Milbrett celebrates scoring her 100th career WNT goal on July 11, 2005 at Merlo Field on the campus of University of Portland where she played collegiate soccer.  

Milbrett the Match-Winner
In the very first Olympic women's soccer final a year later in Athens, Ga., she brought her game to yet another level by connecting with Mia Hamm for the game-winner to lift the U.S. to a 2-1 triumph over China in the Final. "Scoring goals is fickle," she said. "It's really interesting. There's something about performing in a pinnacle competition that speaks to what I always dreamed about in these pinnacle moments. It was extremely special to be able to have that reward after all the work you've done through the years and be rewarded with that kind of joy. Quite frankly, very few things you feel in your life are like that." 

Four years later, Milbrett scored one of her most dramatic goals in the 2000 Olympics gold medal match against Norway in Sydney, Australia. Already with one goal under her belt in the match, the 5-foot 2-inch Milbrett managed to leap highest among some behemoth Norwegian defenders to head home a right-wing cross from Hamm two minutes into second-half stoppage time to knot proceedings at 2-2.

Milbrett admitted she did not remember too much of that 11th-hour scoring sequence.

"I don't even remember scoring to be honest,” she said. “I've seen it on video. It’s pretty amazing. I remember running to celebrate."

Regulation ended and stoppage time loomed. Teammate Michelle French was shaking out the Portland-born dynamo's legs. "She's just going: 'Do you know what you just did? Do you know what you just did?'" Milbrett said with a laugh. "And I'm like, 'Ok, let me just rest. I've got to get back.' I think that's what they refer to as just being in the zone. You're playing. You're focused on the task at hand."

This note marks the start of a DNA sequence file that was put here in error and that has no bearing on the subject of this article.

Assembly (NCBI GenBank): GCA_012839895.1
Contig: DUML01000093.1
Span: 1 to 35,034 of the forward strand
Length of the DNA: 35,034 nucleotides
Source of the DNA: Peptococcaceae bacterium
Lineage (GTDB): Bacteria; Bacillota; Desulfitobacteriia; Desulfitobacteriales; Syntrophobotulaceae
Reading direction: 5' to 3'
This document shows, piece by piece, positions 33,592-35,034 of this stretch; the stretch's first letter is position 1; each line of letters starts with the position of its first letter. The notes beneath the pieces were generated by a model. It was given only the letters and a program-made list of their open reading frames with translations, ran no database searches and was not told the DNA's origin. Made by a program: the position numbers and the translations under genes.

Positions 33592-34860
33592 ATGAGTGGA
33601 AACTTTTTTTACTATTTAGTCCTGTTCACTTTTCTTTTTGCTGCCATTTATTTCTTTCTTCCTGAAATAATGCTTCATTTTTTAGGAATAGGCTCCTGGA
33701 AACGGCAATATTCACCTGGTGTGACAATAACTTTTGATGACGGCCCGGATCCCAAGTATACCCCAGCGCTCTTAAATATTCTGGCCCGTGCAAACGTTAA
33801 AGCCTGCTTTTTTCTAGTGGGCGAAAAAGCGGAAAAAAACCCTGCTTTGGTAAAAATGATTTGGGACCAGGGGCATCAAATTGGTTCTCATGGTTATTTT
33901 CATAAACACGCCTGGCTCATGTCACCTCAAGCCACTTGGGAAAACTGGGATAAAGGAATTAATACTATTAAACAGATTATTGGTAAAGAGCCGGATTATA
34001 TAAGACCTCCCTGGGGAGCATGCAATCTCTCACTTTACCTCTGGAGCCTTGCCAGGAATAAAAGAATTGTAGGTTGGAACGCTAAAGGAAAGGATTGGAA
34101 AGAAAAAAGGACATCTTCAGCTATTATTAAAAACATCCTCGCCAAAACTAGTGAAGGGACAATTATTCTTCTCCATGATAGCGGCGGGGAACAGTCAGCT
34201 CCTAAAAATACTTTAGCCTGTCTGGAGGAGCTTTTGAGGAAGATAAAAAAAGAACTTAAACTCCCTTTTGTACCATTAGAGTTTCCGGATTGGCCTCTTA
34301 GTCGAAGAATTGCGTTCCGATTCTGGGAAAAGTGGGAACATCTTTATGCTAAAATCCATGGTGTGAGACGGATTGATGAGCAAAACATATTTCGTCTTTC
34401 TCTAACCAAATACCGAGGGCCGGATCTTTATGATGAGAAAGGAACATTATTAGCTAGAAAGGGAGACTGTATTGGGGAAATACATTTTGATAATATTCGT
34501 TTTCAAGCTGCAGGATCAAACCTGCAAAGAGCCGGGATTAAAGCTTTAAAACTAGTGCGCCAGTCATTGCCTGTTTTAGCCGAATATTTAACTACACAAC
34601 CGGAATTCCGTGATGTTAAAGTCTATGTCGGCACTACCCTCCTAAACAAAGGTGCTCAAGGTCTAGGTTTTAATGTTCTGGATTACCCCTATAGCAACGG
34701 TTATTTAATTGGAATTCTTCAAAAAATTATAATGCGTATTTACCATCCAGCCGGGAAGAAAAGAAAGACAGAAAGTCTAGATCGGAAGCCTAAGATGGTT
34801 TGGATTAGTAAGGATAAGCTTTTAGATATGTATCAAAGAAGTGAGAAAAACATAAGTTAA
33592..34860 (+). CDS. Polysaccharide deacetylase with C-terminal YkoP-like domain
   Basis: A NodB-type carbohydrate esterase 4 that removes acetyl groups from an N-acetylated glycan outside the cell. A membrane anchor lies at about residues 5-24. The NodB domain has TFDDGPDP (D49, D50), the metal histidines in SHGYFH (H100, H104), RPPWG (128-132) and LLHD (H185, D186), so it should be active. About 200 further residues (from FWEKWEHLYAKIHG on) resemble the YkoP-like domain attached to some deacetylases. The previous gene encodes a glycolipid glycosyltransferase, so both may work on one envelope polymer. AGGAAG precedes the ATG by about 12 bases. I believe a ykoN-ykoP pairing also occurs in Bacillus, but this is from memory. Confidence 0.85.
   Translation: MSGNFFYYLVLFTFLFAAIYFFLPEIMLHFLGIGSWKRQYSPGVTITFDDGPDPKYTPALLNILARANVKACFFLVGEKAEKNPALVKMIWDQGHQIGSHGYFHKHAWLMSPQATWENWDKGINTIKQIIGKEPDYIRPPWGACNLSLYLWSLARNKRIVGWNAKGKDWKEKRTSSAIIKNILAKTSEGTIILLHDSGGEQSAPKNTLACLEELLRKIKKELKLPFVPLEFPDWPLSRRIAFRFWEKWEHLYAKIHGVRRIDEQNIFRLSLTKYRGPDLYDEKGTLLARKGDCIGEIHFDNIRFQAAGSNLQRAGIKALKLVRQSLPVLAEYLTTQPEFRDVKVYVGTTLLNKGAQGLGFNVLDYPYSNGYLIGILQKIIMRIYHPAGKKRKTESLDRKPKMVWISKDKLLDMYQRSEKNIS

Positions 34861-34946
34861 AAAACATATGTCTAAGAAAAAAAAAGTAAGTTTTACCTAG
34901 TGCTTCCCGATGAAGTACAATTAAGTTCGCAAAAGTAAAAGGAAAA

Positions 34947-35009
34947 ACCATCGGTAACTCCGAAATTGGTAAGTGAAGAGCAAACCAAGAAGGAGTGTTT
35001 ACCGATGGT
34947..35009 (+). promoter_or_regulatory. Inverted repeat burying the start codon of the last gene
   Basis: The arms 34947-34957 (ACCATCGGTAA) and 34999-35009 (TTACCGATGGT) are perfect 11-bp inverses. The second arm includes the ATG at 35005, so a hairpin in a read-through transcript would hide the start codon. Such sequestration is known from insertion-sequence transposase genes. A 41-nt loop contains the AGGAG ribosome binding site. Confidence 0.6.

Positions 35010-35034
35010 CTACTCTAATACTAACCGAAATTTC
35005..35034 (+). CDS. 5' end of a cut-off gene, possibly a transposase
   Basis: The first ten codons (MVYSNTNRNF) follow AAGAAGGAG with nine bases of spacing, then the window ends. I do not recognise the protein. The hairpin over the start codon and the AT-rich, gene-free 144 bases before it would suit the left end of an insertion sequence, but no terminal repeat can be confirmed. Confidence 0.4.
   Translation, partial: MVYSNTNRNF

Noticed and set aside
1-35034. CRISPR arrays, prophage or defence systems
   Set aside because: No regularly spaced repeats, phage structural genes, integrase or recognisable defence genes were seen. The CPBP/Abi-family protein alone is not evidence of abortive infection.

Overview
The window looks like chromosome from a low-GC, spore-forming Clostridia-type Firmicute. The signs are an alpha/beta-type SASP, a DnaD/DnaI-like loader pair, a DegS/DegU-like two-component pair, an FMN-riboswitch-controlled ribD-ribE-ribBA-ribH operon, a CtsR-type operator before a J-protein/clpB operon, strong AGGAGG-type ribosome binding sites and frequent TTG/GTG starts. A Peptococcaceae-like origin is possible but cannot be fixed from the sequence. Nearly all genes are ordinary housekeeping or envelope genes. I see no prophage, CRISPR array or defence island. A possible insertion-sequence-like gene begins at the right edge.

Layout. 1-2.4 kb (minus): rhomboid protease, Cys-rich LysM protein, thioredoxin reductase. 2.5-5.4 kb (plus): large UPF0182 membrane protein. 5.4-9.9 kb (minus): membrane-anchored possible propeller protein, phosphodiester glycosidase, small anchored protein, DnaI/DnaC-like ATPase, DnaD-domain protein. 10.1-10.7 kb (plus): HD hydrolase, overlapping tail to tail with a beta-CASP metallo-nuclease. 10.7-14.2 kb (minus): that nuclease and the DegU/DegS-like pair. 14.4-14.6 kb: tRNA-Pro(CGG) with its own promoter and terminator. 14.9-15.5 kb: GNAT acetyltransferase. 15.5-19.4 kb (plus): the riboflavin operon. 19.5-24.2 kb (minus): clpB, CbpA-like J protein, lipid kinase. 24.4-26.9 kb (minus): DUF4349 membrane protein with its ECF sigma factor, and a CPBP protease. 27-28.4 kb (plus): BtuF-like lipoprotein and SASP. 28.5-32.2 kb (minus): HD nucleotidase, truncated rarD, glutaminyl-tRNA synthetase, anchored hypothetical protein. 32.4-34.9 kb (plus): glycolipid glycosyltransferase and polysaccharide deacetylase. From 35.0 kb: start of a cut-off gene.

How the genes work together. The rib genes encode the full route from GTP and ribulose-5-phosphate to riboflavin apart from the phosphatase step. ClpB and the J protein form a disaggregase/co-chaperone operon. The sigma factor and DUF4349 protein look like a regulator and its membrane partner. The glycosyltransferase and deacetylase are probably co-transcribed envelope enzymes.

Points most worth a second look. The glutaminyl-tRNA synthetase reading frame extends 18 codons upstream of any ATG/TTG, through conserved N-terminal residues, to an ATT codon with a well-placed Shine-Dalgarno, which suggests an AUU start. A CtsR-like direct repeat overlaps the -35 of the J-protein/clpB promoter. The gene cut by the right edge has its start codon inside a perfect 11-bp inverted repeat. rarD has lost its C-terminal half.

The U.S. lost that confrontation in extra-time. But never one to rest on her laurels, Milbrett continued at the 1999 Women’s World Cup quarter-finals, weaving through the German defense to score a memorable goal in an epic 3-2 win, in what is still considered one of the greatest women's soccer matches of all-time.

A Century of Goals
She finished her 16-year international career with 100 goals in 206 appearances, nearly a goal every other game. And when she wasn't scoring for her country, Milbrett did it for her club – the New York Power. In the Women's United Soccer Association's (WUSA) inaugural 2001 season, Milbrett bagged a unique trifecta of honors. She recorded the first hat-trick in league history, won the scoring title (16 goals) and scooped MVP honors.

2010 WPS champion Tiffeny Milbrett
Tiffeny Milbrett ended her club career with one final championship as part of FC Gold Pride in 2010.

Milbrett, who celebrates her 46th birthday on Oct. 23, played three seasons for the Power, collecting 31 goals in 50 matches before completing her professional career in Women's Professional Soccer with FC Gold Pride, finding the net 10 times in 40 games.

These days, Milbrett is head girls coach with the Colorado Rapids. It’s not unreasonable to think, with her attitude, pedigree and work ethic molding young players, perhaps one of those youngsters will find her way to the pinnacle of the beautiful game the same way Tiffeny Milbrett did.

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WNT Oct 18, 2018